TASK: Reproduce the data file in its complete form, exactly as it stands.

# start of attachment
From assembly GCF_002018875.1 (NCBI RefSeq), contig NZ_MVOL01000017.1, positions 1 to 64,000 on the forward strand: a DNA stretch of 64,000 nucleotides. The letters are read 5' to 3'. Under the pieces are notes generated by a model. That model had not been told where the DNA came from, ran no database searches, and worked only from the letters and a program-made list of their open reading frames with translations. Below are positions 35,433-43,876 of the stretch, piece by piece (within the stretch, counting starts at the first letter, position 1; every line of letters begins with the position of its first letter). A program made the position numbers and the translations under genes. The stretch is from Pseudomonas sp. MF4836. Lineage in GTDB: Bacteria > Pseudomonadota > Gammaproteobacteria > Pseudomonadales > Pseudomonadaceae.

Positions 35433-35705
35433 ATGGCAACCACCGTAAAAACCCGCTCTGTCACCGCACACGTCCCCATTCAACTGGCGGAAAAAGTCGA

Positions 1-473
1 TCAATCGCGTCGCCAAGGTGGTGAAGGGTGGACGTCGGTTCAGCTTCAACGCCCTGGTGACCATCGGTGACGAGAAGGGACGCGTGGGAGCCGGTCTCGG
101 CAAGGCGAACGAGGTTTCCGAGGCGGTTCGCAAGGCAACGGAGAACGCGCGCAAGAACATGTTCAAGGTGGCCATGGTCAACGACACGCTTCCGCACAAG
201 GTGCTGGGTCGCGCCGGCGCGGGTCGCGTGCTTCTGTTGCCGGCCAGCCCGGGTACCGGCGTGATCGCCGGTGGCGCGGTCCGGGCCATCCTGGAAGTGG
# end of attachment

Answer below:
From assembly GCF_002018875.1 (NCBI RefSeq), contig NZ_MVOL01000017.1, positions 1 to 64,000 on the forward strand: a DNA stretch of 64,000 nucleotides. The letters are read 5' to 3'. Under the pieces are notes generated by a model. That model had not been told where the DNA came from, ran no database searches, and worked only from the letters and a program-made list of their open reading frames with translations. Below are positions 35,433-43,876 of the stretch, piece by piece (within the stretch, counting starts at the first letter, position 1; every line of letters begins with the position of its first letter). A program made the position numbers and the translations under genes. The stretch is from Pseudomonas sp. MF4836. Lineage in GTDB: Bacteria > Pseudomonadota > Gammaproteobacteria > Pseudomonadales > Pseudomonadaceae.

Positions 35433-35705
35433 ATGGCAACCACCGTAAAAACCCGCTCTGTCACCGCACACGTCCCCATTCAACTGGCGGAAAAAGTCGA

Positions 1-473
1 TCAATCGCGTCGCCAAGGTGGTGAAGGGTGGACGTCGGTTCAGCTTCAACGCCCTGGTGACCATCGGTGACGAGAAGGGACGCGTGGGAGCCGGTCTCGG
101 CAAGGCGAACGAGGTTTCCGAGGCGGTTCGCAAGGCAACGGAGAACGCGCGCAAGAACATGTTCAAGGTGGCCATGGTCAACGACACGCTTCCGCACAAG
201 GTGCTGGGTCGCGCCGGCGCGGGTCGCGTGCTTCTGTTGCCGGCCAGCCCGGGTACCGGCGTGATCGCCGGTGGCGCGGTCCGGGCCATCCTGGAAGTGG